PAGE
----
There’s a well-known Mothers of Invention bootleg from 1967 where the Mothers deliver one of their excruciating doo-wop titles like ‘Sharleena‘ or suchlike – I won’t call them parodies, because I have this lurking suspicion that Zappa and his crew had no intention to mock this stuff and often actually preferred playing it to some of Zappa’s more taxing compositions.
Which brings me on to ‘Some ballet music’, the 20-minute long suite that comes next on the tape. In the interval between the two pieces, Zappa mock-lectures the crowd about how the preceding doo-wop had catered to their base teenage lusts and how the forthcoming ‘Some ballet music’ would appeal to a higher sensibility and how, whilst they would undoubtedly find it challenging, they would inevitably appreciate that it was ‘far better for them in the long run.’
The band then launch into ‘Some ballet music ‘ – a piece never officially released at the time, but one that mixes up sections of 4/4 guitar solos with what sound like excerpts from modern classical wind quintets, atonal sections in outrageous time signatures, wailing free jazz saxophones and massed vocal ululations from the band. In point of fact, we know that Zappa was, even then, carving up tapes of Mothers’ live shows and using chunks of them on his albums, so bits of ‘Some ballet music’ probably sneaked out under another name at some point or another. For anyone who hasn’t heard ‘Some ballet music’, but is familiar with the band’s ‘official’ catalogue from that era, ‘Little house I used to live in’ from 1970’s ‘Burnt Weeny Sandwich’ would probably be a useful point of reference.
All of which brings me – finally- to Hilmar Jensson. I’ve been listening to Hilmar Jensson for a few years now as he is the regular guitar player in Jim Black’s alasnoaxis (no capitals, seemingly). I was also aware that Jensson had his own band – Tyft – with Black and reeds player Andrew D’Angelo. Both the aforementioned appear on the album I’ve been listening to, 1995’s ‘Dofinn’, along with Tim Berne and alasnoaxis bass-player and fellow Icelander, Skuli Sverrison. All of these guys – Jensson & Black in particular – seem to have met up when they were studying at the Berklee College of Music.
Black’s alasnoaxis are probably a useful point of reference for this early solo effort and there are inevitable similarities given the personnel. Like Black’s band, ‘Dofinn’ uses the same loud/soft strategies, Jensson’s guitar squawks and scratches as often as it soars or zooms, the horns play hymn-like ensemble passages as well as dissolving into bubbling solo passages of furious intensity, the sonic palette coalesces then dissolves, beginnings and endings often seem arbitrary, though I’m sure Hilmar would disagree vehemently. Is this free jazz, post-jazz or just not jazz at all?
Hilmar Jensson – we’re not talking Bert Weedon here….
Going back to Zappa, I have always taken the view that given enough time and the right mood, today’s unlistenable cacophony is tomorrow’s personal favourite. In other words, listening to this stuff is going to be better for me in the long run than any number of George Benson or Kenny G. albums. Not that ‘Dofinn‘ is by any means unlistenable to my ears, but for some people it probably would be.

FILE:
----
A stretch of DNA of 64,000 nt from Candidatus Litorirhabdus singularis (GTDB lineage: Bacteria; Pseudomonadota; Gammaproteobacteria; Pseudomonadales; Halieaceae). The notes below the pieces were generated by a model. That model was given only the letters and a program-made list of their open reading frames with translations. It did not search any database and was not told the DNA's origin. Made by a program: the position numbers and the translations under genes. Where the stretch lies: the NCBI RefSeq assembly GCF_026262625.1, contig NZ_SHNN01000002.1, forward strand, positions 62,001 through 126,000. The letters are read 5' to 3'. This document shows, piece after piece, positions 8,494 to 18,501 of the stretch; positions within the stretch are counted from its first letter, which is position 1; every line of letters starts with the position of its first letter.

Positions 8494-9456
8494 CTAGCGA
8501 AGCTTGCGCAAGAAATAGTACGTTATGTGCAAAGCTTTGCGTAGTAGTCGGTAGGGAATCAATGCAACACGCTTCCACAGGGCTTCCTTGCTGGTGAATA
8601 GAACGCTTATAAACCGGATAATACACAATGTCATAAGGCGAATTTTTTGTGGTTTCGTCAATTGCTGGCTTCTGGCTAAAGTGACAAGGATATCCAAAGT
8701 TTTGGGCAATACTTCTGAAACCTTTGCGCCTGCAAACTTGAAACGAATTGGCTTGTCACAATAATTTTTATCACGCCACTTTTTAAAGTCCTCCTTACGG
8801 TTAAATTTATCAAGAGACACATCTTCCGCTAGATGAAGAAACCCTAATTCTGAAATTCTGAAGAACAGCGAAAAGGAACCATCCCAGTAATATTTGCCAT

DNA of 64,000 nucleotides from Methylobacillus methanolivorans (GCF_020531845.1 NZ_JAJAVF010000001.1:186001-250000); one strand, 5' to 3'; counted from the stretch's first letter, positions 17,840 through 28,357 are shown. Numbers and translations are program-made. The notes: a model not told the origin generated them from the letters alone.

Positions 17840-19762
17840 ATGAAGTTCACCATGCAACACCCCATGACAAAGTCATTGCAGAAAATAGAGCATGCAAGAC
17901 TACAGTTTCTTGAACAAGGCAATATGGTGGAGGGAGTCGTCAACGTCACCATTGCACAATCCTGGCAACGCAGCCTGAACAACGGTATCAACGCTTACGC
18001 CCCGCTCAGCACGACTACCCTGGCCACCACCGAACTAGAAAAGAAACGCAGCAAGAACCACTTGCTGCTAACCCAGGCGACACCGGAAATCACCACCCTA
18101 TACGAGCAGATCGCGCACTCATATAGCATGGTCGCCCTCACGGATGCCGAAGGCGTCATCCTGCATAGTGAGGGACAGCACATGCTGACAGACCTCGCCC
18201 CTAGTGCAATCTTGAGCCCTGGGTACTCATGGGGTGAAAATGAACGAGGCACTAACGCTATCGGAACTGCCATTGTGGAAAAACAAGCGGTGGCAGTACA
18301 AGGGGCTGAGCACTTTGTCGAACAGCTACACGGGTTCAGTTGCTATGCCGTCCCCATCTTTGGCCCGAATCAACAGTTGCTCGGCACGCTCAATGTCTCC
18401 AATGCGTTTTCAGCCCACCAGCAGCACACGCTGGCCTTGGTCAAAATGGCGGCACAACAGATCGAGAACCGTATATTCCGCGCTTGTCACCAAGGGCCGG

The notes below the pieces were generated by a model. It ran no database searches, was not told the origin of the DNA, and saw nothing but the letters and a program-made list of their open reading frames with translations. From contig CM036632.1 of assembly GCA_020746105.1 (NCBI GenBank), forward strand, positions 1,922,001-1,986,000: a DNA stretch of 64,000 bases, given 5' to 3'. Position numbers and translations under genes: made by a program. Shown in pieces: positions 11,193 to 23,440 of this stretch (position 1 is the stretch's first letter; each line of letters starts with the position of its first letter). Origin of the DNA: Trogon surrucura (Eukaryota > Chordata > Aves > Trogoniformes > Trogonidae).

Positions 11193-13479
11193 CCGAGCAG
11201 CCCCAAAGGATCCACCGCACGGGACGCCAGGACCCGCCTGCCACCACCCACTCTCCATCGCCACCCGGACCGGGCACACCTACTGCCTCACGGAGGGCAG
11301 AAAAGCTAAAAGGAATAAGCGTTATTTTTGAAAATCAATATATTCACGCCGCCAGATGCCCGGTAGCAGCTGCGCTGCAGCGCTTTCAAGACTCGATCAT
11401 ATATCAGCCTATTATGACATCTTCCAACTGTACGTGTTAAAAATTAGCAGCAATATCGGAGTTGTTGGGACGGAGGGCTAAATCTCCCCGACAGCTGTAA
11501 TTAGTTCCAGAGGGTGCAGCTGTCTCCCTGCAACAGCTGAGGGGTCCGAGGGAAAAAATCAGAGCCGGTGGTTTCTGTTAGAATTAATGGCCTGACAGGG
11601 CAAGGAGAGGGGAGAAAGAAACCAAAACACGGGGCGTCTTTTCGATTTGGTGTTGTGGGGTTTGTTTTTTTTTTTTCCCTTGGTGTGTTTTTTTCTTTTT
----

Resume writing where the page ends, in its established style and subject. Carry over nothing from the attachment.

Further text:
Jazz is – and probably always has been – a music that lends itself to snobbery – an appreciation of Coltrane’s style somehow implies some specialised radar that enables jazz fans to see beyond the ‘sheets of sound’ to some deeper truth. What’s more, this is frequently a judgement made by people (like myself) who have no specialised musical knowledge and wouldn’t know a ‘flatted fifth’ if one fell on their heads. So on what do we base these judgement calls that define whether we like this or that album by this or that performer? I think mood is often part of it; sometimes a piece or a gig or an album will make a big impact on us but when we return to it a few days or weeks later, we do not connect with the music in quite the same way.
In such a fashion do we define the boundaries of our own ‘taste’. For example, I know that whilst I can appreciate a lot of what Ornette Coleman does, I’m never going to be a regular listener. Having said that, I can still remember the first time I heard ‘Free Jazz’ and ‘Ornette plays Tenor’ and the impact they had on me. I also know that Albert Ayler is and always has been a bridge too far for me. Sorry, Frank, it might be better for me in the long run but I don’t want to listen to it any more than I want to listen to Anthony Braxton or any of those whose music is really ‘out there’.
By the same token and at the other end of the spectrum, I can’t listen to Kenny G or Jamie Cullum or Norah Jones or Diana Krall – music I would describe with customary jazz sniffiness – as ‘jazz lite’. I find most bebop totally unlistenable – the only Charlie Parker album I own is the one he did with strings and , for some reason, I have a ‘blind spot’ where Sonny Rollins is concerned. No idea why. Sorry Sonny, because you seem like a top bloke in every respect.
As for ‘Dofinn’, it sits comfortably alongside Jensson’s other work with alasnoaxis and despite an occasional drift towards anarchy, retains enough of a foothold within the parameters of my taste for me to feel challenged yet safe in the knowledge that this is ‘better for me in the long run’ than listening to that ‘Bird & the Bee’ album again…thanks again Frank; nice to know you always had my best interests at heart.